This is my week to get on board with Skype. (Hey, it’s something to do since it is yet another overcast, rainy summer day here!) And I’ve partly been helping a family member set their account up to use for phone calls on a trip to study abroad.
Last night, I attended my first Women of the Web 2.0 chat, which is held online every Tuesday night. Whoo hooo…it was actually fun! The four “women of the web” use Skype to conference in with a guest speaker. If you haven’t tried attending this, you can listen into the conversation using windows media player, etc., or get on Skype and speak yourself. Last night’s session was a fascinating one about internet safety, from a more empowered standpoint–the podcast will be up at wow2 soon.
This morning, I’m “attending” a little bit of the Building Learning Communities conference in Boston via Skype’s chat feature and courtesy of David Jakes who is there. The first session I listened in on via chat was Dean Shareski’s on Google Earth, where he shared a site called Google Sightseeing.
Another idea I picked up from the session that for some reason hadn’t occurred to me is having students use deli.icio.us or Furl bookmarks as a search tool, not just a bookmarking tool. They can search other people’s tagged bookmarks for ideas for good websites and to network with people knowledgeable about a certain field, (since we bookmark sites related to our interests.)
The idea as Will Richardson points out is to use the power of the network. It’s interesting because in the “old” days if you were in graduate school, you used the indexes and particularly the citation indexes to build this type of knowledge base of who were the key players/articles/researchers.
And now, through the power of the network and these connections, I’m sitting at home, chatting via Skype with Will Richardson, David Jakes, Dean Shareski, and others, as they narrate a presentation by Tim Tyson at the BLC conference.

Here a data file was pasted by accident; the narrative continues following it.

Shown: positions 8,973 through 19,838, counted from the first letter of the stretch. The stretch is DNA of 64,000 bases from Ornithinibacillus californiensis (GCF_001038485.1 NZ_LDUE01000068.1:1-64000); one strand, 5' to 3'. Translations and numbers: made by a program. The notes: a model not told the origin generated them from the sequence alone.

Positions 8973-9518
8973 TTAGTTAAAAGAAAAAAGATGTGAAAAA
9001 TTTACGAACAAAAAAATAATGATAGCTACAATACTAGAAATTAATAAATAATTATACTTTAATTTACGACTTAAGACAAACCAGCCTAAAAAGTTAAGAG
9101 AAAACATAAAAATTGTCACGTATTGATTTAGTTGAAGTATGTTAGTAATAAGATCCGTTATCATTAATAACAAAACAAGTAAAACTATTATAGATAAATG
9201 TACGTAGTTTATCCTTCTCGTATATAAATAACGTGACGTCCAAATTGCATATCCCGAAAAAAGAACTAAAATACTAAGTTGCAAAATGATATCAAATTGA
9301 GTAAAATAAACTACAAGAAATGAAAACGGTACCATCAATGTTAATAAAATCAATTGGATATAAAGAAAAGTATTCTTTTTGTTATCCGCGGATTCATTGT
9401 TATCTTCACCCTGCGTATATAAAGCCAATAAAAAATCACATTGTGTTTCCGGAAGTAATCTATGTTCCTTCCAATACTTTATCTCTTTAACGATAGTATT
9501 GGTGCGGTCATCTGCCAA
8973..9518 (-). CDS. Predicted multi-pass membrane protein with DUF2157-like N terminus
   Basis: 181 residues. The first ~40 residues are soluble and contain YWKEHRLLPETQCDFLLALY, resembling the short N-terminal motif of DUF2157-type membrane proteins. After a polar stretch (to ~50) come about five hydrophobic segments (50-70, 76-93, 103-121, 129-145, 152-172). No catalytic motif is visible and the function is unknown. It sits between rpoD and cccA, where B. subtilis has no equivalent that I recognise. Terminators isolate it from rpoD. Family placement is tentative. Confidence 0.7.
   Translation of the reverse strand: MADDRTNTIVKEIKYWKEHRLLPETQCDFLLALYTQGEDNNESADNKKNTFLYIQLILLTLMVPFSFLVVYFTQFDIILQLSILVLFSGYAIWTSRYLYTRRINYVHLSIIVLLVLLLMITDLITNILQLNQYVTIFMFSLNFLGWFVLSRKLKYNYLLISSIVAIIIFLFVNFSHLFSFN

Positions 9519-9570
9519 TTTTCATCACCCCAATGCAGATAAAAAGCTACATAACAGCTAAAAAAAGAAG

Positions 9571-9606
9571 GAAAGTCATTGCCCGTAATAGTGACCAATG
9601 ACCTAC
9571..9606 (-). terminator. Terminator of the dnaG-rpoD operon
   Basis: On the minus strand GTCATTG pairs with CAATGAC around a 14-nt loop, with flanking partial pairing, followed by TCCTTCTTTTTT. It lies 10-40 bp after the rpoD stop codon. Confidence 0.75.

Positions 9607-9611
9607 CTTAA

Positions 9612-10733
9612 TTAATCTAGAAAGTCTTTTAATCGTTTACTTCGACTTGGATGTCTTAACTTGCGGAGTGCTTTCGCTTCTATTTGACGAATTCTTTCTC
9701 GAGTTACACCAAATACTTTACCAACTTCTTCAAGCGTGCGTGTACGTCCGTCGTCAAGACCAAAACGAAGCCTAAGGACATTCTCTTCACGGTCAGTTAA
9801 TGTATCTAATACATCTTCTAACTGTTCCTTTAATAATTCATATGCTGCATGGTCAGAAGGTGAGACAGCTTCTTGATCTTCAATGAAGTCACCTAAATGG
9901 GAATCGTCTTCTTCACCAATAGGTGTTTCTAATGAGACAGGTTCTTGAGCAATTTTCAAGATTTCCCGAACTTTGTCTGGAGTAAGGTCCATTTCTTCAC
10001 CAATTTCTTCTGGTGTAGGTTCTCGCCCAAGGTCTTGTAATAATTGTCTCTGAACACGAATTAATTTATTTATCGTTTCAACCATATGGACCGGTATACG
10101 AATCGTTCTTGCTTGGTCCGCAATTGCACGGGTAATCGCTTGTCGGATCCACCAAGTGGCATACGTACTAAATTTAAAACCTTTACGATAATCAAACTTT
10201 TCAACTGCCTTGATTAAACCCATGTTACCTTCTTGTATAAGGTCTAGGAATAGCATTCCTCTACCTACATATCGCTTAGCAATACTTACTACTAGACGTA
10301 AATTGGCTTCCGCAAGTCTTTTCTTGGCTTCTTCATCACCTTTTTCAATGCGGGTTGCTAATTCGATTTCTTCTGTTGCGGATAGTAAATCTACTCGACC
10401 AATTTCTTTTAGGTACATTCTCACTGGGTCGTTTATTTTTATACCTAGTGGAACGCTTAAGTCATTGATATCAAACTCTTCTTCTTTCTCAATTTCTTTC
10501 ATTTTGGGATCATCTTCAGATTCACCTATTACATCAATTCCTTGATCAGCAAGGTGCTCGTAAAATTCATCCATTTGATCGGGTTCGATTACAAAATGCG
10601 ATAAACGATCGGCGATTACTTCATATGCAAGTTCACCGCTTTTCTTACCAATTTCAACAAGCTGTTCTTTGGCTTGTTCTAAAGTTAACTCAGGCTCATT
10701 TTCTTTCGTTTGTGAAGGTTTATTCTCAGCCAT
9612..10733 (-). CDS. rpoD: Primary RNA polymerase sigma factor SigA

It took me about 9 months to reach this point in my own network, encouraged along the way by people at my own campus….people who were willing to say “Why not invite Will Richardson to our campus!” (thanks Vicky) and teachers and computer techs who said, Why don’t we try that out?
As we were chatting during the session, I was thinking about how we don’t really network or encourage our students to network even within the campus very much.
We could use tools like Skype even within our campus, classroom to classroom as a way to connect our students and courses. I could foresee two classrooms working across Skype to plan something, research something, or have a discussion. The chat can be saved and logged, as well.
In terms of making these interdisciplinary connections, a group of our teachers attended a workshop at High Tech High this summer on interdisciplinary learning. I’m eager to hear what they learned about making those connections, and it’d be interesting to tie in some of the web 2.0 tools within our campus as a first step towards building networks for students.
By the way, David Jakes will be Skyping during sessions today and tomorrow if you want to try it out and join the conversation.